If your website contains a small number of static HTML pages, it is very likely that this chapter will not apply to you. However, if you have a dynamic website that crosses multiple domains and subdomains, this chapter will offer valuable information about how, and why, you should configure Google Analytics.

Google Analytics can track visitors across multiple domains. This functionality is primarily used on websites that have a third-party shopping cart, but you can use this capability for other purposes. If your website traverses multiple domains, you will want to track your visitors as they move from one domain to another. If you do not track them across domains, each visitor will appear as a new visitor each time she moves from one of your websites to another. It will also be difficult to attribute conversions to different marketing activities.


11. Enterprise Implementation Considerations


There has been much debate as to whether Google Analytics is an enterprise-class web analytics tool. The simple fact is that if Google Analytics meets your reporting and analysis needs, it is a viable solution for your organization. Ive worked with many organizations that would traditionally be classified as enterprise; they are global organizations with hundreds of websites and many different types of analytics users.

When implementing Google Analytics in these types of organizations, many unique issues can arise. It can take some work to design a solution that is technically viable and meets the overall business needs of the organization. If youre dealing with an enterprise implementation, keep an eye out for these issues.

Large organizations tend to have more sites, and more sites mean more data. Collecting the data in a business-centric fashion that allows room for growth and appropriate access for users takes time and planning.

During an enterprise implementation, we usually create a series of accounts and profiles that collect and segment the data based on business logic and access needs. We create a data hierarchy that provides high-level aggregate tracking across the entire online experience (i.e., roll-up reporting) and detailed tracking for each individual property (i.e., website).


12. CRM Integration


You can use the data stored in the Google Analytics tracking cookies in other applications. After all, the cookies are standard first-party cookies that can you can access using JavaScript or server-side application code. One popular way to use Google Analytics cookie data is with a Customer Relationship Management (CRM) system.

What kind of data can we get from the Google Analytics cookies? Marketing data, custom variable data, and visit history data.

Google AnalyticsCRM integration involves extracting the cookie data and adding it to a lead generation form. When the visitor submits the form, the Google Analytics cookie data (which is marketing data, custom segment data, and visit history data) is connected to other information that the individual provides (usually her name and other contact information). Knowing the marketing message that an individual responds to is a valuable piece of information for a sales team.

Direct CRM integration depends on the CRM platform. Some systems allow you to pull form fields directly into the application, and some systems may have a specific Google Analytics plug-in. Check with your CRM provider for information about your specific system.


13. Tools and Add-Ons


When Google Analytics announced a standard API for extracting data, it opened the floodgates to third-party developers. The result was many different types of tools that facilitate implementation, reporting, and analysis. The response was so strong that Google created an Analytics App Marketplace to showcase tools built on the Analytics API. You can find the Analytics Application Gallery at Some of my favorite tools are listed below.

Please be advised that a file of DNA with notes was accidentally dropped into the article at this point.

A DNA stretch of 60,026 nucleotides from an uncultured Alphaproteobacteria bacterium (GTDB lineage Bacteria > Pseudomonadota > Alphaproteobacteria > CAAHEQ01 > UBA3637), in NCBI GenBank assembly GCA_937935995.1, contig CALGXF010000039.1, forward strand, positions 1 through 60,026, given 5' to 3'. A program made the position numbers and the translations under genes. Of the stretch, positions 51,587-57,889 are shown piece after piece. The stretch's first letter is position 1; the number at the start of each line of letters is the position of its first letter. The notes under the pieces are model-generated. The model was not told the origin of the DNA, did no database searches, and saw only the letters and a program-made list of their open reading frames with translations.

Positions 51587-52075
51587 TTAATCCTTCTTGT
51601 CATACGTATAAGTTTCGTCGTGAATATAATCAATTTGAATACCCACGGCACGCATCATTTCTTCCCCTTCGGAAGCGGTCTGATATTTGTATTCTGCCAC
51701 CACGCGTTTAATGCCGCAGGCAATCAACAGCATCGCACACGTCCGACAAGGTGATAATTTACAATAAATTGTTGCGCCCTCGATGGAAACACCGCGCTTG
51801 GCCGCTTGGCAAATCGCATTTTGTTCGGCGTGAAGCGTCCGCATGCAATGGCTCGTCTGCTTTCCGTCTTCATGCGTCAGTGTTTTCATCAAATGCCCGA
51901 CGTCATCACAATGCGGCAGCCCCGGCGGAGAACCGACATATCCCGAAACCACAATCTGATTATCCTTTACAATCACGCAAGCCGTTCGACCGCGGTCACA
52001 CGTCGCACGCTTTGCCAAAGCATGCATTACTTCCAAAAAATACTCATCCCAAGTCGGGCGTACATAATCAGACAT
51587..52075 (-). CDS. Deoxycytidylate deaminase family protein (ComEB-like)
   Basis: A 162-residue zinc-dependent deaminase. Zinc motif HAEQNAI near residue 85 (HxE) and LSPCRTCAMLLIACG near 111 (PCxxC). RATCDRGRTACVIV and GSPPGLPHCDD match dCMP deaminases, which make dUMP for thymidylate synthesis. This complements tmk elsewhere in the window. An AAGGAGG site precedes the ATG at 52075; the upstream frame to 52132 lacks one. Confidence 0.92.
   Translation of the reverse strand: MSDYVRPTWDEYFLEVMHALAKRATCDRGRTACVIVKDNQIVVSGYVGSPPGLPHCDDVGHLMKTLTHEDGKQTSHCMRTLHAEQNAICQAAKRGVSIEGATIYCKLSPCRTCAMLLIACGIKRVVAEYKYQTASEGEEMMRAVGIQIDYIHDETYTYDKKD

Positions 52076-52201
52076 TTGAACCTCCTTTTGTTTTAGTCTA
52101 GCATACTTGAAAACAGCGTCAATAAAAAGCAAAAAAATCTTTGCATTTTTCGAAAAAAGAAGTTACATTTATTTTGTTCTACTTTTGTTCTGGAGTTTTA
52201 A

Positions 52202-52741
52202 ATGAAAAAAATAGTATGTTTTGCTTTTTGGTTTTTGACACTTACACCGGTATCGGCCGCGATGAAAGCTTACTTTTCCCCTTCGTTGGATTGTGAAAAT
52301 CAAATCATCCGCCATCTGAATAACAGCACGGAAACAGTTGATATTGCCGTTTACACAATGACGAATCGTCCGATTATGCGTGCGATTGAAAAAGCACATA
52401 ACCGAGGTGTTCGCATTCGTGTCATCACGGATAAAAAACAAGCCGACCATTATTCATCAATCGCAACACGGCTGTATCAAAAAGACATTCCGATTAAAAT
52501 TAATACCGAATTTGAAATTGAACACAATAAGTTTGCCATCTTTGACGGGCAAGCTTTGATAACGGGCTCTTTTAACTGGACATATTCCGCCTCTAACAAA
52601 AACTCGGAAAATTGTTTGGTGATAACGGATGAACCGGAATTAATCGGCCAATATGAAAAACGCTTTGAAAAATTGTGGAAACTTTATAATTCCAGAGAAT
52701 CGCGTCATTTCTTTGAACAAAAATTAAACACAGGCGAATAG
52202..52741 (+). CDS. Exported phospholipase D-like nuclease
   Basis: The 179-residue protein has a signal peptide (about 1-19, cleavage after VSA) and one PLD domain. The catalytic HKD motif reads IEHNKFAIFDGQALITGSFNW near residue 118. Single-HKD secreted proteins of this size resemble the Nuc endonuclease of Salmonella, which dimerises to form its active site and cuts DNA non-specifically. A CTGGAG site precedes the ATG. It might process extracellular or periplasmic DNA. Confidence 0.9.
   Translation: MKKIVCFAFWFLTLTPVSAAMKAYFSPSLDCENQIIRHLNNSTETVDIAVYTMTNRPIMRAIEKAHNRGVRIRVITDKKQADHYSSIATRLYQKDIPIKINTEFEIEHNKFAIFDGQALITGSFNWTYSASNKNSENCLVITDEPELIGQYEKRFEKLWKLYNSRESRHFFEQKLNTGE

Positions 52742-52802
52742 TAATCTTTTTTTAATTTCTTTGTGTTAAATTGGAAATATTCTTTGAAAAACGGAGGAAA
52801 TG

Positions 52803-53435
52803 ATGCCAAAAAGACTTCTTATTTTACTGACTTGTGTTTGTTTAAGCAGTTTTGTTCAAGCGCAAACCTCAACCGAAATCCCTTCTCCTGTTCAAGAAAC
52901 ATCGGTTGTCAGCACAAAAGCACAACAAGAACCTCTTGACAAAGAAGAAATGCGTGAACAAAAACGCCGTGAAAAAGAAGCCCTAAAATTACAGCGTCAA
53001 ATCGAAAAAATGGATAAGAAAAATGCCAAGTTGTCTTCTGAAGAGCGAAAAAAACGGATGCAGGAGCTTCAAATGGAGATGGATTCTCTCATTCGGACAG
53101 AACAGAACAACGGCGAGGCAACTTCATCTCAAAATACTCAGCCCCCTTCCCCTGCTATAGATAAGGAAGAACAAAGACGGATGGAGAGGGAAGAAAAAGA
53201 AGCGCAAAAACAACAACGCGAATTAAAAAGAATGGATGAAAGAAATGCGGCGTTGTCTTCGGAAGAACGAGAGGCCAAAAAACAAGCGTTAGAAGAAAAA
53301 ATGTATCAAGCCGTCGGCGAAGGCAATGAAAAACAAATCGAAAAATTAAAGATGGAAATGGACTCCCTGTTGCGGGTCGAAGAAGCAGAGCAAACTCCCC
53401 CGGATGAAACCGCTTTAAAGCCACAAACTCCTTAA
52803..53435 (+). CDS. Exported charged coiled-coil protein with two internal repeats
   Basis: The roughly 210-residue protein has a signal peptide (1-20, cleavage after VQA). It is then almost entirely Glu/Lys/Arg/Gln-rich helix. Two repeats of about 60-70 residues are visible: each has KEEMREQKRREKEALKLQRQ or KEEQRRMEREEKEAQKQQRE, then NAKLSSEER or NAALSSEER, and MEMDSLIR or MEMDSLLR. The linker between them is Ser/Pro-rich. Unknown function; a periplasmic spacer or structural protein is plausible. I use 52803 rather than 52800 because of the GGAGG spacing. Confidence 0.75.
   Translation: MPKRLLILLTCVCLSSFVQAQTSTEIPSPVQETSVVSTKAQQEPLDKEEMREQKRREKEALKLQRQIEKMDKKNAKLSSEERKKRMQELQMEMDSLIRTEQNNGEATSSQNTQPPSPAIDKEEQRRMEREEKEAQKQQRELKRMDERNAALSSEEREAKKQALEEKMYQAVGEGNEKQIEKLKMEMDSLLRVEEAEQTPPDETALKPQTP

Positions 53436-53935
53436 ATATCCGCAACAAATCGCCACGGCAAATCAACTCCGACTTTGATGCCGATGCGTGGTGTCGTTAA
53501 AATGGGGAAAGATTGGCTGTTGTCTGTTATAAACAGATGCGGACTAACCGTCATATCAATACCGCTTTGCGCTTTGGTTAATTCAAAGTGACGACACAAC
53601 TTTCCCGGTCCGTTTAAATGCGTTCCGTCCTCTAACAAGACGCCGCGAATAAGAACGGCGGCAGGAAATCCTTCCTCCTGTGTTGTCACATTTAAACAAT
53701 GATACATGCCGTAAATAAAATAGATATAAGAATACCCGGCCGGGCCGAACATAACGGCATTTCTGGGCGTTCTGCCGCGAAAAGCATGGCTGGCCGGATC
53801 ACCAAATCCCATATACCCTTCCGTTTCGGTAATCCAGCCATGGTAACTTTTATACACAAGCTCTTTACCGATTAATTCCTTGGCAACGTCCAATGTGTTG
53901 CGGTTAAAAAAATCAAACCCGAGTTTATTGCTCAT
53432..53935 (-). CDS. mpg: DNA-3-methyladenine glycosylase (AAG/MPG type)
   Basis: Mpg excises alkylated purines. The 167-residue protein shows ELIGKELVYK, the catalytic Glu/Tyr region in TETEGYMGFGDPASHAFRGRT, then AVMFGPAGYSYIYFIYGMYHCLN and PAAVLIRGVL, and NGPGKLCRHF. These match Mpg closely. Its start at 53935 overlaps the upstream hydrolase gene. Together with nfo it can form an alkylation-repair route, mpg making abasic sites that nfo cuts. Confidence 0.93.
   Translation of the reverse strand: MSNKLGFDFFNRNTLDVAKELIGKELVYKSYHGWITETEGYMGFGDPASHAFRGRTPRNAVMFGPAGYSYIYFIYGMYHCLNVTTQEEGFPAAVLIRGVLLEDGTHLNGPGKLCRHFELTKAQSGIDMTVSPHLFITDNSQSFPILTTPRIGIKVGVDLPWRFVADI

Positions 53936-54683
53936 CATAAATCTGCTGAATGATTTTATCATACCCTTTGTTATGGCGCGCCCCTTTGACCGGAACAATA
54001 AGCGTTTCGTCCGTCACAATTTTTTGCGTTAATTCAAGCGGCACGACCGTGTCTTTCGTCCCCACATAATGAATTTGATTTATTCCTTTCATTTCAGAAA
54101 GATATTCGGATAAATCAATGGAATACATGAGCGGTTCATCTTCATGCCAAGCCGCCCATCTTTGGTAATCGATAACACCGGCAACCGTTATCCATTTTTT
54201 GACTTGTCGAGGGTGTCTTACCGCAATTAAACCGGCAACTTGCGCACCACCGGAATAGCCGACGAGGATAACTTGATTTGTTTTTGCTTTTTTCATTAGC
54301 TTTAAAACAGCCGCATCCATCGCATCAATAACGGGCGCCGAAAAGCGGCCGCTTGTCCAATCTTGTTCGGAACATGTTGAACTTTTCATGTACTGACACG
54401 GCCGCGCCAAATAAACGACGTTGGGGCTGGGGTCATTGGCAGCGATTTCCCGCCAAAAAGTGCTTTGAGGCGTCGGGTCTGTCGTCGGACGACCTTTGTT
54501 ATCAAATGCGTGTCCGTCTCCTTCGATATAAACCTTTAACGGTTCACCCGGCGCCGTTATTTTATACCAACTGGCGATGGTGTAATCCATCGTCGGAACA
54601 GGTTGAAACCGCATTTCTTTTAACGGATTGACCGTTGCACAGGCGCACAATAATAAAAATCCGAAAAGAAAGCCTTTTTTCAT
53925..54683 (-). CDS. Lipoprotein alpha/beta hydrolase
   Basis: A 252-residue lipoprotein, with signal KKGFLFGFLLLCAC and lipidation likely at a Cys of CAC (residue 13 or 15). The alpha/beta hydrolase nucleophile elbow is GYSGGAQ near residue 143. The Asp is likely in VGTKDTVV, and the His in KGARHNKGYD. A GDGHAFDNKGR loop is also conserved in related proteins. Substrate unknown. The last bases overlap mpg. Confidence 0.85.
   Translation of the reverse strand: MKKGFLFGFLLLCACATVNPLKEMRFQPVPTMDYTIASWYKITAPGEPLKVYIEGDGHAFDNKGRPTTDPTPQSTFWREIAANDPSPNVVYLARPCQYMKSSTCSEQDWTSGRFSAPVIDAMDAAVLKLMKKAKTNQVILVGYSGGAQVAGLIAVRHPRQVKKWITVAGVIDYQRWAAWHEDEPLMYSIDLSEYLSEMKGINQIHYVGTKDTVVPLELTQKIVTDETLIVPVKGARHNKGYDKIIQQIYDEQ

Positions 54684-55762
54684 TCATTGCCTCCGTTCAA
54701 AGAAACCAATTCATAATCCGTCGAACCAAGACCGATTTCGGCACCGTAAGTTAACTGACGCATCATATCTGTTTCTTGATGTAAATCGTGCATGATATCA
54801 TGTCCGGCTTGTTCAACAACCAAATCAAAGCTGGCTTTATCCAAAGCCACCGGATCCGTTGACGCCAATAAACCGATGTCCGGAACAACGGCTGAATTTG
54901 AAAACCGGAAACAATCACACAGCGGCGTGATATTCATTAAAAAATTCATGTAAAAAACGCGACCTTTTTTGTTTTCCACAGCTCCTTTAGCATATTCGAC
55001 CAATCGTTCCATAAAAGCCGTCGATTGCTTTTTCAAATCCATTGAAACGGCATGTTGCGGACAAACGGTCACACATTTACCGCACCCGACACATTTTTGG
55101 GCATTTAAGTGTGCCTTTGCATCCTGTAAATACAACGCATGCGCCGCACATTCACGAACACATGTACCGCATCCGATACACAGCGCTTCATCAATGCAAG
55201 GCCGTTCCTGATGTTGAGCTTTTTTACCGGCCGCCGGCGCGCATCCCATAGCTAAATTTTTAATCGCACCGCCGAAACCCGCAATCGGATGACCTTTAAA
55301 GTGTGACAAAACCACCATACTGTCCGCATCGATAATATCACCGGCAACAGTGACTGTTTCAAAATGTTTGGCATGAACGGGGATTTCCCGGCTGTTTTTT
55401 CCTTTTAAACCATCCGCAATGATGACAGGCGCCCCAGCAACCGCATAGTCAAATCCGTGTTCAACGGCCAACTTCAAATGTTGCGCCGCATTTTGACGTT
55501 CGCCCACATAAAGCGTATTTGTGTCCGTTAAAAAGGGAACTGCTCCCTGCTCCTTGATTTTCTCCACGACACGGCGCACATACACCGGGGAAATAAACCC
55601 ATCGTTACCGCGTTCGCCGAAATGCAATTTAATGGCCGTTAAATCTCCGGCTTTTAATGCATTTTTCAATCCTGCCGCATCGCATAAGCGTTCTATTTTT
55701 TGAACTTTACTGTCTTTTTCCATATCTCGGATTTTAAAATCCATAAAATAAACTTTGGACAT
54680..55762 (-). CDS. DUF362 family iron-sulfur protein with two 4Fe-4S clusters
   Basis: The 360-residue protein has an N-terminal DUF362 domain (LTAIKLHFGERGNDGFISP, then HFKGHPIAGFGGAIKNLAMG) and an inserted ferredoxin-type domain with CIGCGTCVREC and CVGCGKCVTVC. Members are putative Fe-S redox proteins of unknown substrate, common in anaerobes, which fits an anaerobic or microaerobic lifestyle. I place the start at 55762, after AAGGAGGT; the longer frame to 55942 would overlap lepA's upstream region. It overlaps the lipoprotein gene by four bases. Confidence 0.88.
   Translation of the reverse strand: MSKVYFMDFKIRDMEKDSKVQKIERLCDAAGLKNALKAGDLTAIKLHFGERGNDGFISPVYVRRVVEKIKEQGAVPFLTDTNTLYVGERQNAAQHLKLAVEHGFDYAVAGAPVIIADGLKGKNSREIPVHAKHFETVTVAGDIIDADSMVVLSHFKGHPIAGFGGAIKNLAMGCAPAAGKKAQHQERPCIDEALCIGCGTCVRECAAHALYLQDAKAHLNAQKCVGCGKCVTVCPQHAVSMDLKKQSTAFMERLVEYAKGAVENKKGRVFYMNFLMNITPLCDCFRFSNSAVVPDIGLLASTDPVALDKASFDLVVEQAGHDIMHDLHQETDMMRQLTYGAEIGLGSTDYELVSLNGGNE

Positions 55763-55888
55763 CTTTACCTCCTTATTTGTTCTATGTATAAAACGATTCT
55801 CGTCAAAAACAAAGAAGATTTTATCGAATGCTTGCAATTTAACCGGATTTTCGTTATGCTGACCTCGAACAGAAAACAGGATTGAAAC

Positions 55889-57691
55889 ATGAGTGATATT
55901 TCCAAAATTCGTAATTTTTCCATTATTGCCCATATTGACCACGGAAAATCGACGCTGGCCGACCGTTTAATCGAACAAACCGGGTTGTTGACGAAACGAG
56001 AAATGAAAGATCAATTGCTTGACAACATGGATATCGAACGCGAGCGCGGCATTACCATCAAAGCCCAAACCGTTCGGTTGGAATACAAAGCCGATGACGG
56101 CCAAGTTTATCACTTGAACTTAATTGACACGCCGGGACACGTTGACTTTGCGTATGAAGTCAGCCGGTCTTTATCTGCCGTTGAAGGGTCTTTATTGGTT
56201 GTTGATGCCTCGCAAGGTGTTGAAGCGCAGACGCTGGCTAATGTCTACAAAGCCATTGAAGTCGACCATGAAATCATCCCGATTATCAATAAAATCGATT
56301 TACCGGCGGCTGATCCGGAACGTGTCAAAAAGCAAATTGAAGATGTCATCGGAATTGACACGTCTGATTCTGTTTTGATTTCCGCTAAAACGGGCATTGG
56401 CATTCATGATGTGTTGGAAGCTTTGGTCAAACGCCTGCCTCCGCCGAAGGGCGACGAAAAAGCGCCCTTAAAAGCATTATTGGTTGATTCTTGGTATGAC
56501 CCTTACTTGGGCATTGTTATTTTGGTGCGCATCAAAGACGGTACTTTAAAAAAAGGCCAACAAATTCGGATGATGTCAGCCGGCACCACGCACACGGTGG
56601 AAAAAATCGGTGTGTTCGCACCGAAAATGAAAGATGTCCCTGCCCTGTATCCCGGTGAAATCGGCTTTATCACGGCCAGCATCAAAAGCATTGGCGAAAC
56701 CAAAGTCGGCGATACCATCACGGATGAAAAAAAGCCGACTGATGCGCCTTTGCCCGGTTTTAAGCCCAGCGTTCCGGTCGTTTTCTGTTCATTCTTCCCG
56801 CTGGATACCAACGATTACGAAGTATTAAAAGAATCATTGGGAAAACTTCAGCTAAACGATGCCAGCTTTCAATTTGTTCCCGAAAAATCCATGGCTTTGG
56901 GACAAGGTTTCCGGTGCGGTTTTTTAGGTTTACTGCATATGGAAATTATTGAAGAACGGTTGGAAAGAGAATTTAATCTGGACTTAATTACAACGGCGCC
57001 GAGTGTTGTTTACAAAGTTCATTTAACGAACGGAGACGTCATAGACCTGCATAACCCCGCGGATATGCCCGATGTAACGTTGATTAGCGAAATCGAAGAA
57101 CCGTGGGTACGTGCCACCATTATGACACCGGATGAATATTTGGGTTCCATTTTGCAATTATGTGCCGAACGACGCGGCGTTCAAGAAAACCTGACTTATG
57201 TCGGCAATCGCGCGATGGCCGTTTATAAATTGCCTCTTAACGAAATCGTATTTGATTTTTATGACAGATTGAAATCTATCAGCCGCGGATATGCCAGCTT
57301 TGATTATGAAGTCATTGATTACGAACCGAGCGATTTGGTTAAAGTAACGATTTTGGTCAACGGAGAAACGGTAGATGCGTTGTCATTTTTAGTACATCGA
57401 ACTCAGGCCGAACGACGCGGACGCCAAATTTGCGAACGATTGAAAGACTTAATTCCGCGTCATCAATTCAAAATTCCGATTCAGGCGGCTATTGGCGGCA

One of the strong points of Google Analytics is the reporting interface. Its intuitive, easy to use, and facilitates analysis. But sometimes you need a little something extra to get the job done. Below are a few tools that enhance the reporting capabilities of Google Analytics.

Concentrate (, from Juice Analytics, is a keyword tool that categorizes keywords to help you understand the key phrases people use to find your site. Anyone doing CPC or SEO should be using this tool.


A. Google Analytics Compliance with WAA Standards


TableA-1 includes a list of all standards defined in the Web Analytics Association (WAA) metrics definitions document and Google Analytics compliance with each definition. Google Analytics is compliant with 19 of the 26 metrics. Most of the noncompliance is due to the fact that Google Analytics does not offer all the metrics that the WAA defines. You can learn more about the WAA standards on the WAA website,

TableA-1.Google Analytics compliance with WAA standards



WAA definition

Google Analytics definition



A page is an analyst-definable unit of content.

Same as WAA.

Page view


The number of times a page (an analyst-definable unit of content) was viewed.

Same as WAA.

Google Analytics refers to this metric as the pageview.

A pageview is created each time the _trackPageview() method is executed. Any value passed to the _trackPageview() method will appear in the Content reports, thus making a page analyst-definable.


B. Regular Expressions


A regular expression (sometimes referred to as a regex) contains a mix of regular characters (like letters and numbers) and special characters that form a pattern. The pattern is applied to a piece of data and, if the pattern matches, the regular expression returns a positive result.

Many regular expressions include regular alphanumeric characters. For example, you may have a list of keywords, and you need to identify those keywords that contain goo. These three characters are a valid regular expression. Google Analytics will apply goo to the target datain this case, the keywords. If goo matches any part of the data, the regex will return a positive result. TableB-1 shows some simple patterns and gives examples of data that match.

TableB-1.Regular expressions that contain only alphanumeric characters



Example matches


Match the characters go

google, go, merry-go-round, golf


Match the characters bos

boss, boston, my boss, emboss